Fanfic Subgenres: The Song-Inspired Fic
Posted by Chris Lang on April 8, 2013 at 11:10 AM

Hello and welcome to Fanfic Subgenres, where I discuss subgenres of fan fiction, and how those genres also apply to works by professionals.

This time, I’ll discuss the ‘song inspired fic’. Song-inspired fics are fics inspired by songs. Often at times, they are fanfics involving the group that did the song, though sometimes they are fanfics featuring characters from television, movies, and so on that are appearing in a story whose events or themes are in line with the lyrics of the song.

So of course we get angsty troubled romance fics where, say, Buffy and Angel, Ranma and Akane of Ranma 1/2, or some anime couple are breaking up, with themes that match, say, ‘So Much For My Happy Ending’ by Avril Lavigne, or ‘Goodbye to You’ by Michelle Branch (of course, the latter song was actually used in an episode of Buffy the Vampire Slayer). We get sad fics about death or loss inspired by teary sentimental songs like ‘I Will Remember You’ by Sarah McLaughlan or ‘Dust In the Wind’ by Kansas.

Or maybe we get actual fics expanding on the song itself. Maybe the song itself tells a story, and the writer is moved to expand on the story and the characters. Maybe they’re imagining more about what happened the Night the Lights Went Out In Georgia. Maybe they’re wondering just where the Purple People Eater came from (all Sheb Wooley told us about the creature’s background was his taste in food, and his interest in rock and roll). Maybe they’d like to know more of the backstory of Brandy (who, according to Looking Glass, is a fine girl) and the man she loves.

In any case, there are many kinds of song-inspired fics out there, and many overlap with other fanfic subgenres. Some are good, some are bad, and some are just baffling.

The Fanfic Critic reviewed a ‘song-inspired’ fic in episode 127 of her show, ‘It/s All Too Much” by BeatleBabe. I will confess right now that I am the one who requested that fic, because when I heard about it, it sounded like a really bad one. After all, it combined three of the most hated fanfic subgenres ever: Real person fics (which I’ll discuss in a later article), self-insertion (which I might discuss in a later article), and male pregnancy (which I probably will not discuss in a later article).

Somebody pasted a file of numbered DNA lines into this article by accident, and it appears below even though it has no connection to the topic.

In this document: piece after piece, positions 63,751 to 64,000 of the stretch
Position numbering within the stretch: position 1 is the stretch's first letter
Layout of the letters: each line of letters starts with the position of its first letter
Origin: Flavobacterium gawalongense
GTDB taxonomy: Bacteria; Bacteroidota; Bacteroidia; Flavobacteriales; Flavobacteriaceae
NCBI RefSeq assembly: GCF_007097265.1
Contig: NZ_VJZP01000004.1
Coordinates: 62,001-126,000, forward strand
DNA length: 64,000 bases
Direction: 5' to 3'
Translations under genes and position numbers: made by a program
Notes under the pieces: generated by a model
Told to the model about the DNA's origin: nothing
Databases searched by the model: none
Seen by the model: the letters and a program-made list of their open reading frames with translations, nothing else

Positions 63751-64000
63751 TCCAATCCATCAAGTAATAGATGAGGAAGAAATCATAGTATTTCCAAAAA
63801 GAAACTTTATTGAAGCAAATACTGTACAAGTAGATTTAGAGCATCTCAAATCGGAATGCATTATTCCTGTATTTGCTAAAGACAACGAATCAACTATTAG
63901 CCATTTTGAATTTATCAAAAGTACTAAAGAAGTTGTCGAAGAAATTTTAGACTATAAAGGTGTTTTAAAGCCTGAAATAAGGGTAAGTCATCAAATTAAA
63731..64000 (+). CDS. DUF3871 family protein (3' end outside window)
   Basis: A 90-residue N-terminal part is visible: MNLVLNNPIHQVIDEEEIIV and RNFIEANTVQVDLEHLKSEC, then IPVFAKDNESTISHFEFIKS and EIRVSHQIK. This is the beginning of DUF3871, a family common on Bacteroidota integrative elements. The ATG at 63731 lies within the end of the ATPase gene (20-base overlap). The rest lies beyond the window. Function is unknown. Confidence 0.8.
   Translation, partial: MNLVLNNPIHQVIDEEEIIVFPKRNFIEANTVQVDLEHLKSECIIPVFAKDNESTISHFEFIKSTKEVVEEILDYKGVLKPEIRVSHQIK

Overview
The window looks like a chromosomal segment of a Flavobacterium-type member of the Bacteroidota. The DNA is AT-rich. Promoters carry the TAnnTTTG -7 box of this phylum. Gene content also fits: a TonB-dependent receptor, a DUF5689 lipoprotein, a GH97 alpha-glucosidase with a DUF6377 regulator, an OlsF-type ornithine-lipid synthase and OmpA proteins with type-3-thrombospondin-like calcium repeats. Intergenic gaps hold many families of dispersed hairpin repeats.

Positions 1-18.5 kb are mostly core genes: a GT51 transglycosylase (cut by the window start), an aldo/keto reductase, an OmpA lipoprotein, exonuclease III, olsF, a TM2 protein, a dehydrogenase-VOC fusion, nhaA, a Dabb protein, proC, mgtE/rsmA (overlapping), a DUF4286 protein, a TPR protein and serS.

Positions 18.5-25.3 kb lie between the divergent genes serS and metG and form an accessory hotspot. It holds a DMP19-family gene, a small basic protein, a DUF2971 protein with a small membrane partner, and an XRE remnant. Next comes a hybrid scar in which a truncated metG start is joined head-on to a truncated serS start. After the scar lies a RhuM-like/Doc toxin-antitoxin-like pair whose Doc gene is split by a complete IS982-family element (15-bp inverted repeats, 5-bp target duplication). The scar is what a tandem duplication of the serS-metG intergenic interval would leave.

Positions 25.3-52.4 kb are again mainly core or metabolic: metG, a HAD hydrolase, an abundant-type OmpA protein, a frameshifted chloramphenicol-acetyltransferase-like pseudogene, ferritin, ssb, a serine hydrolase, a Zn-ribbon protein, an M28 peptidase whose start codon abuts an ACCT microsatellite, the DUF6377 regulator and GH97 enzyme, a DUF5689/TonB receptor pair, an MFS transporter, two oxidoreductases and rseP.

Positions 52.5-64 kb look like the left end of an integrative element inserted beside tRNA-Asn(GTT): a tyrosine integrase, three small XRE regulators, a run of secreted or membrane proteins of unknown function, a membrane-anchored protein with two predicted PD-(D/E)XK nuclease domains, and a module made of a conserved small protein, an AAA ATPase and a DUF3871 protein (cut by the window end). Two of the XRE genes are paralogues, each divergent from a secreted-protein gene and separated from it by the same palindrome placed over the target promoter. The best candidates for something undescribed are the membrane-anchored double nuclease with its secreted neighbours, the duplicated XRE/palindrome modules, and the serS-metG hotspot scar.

BeatleBabe is ashamed of the fic, and has hoped it’d just go away, though I myself think it deserves to be studied as a good example of what NOT to do in fan fiction. However, it’s important to note she was not serious when she wrote the fic in the first place. She wrote it as part of a challenge to write fics inspired by the Beatles and their songs. Going for ‘quantity over quality’, she tried to write hundreds of fics each inspired by a particular Beatles song, and ‘It/s All Too Much’ was one of them. She admits that they’re not very good, and this one was probably the worst of the lot.

Personally, I can see writing fics about a few Beatles songs. Some might think the backstory of Eleanor Rigby (and Father McKenzie) could use more fleshing out, or want to know what turned medical student Maxwell Edison into a maniac with a silver hammer, or know more about the woman in ‘A Day In The Life’. Or they want to know more about the guy who’s a real ‘Nowhere Man’ (and no, that short-lived UPN series doesn’t count). I suspect, however, that any fic based on ‘Lucy in the Sky With Diamonds’ would be more than a little surreal.

Other songs, however, might be a bit problematic as they don’t really have a story. For example, ‘She Loves You’ and ‘I Want To Hold Your Hand’ are really just love songs without much of a story, so to build a story around them, a writer would have to invent characters and a plot that sort of fit the song’s themes.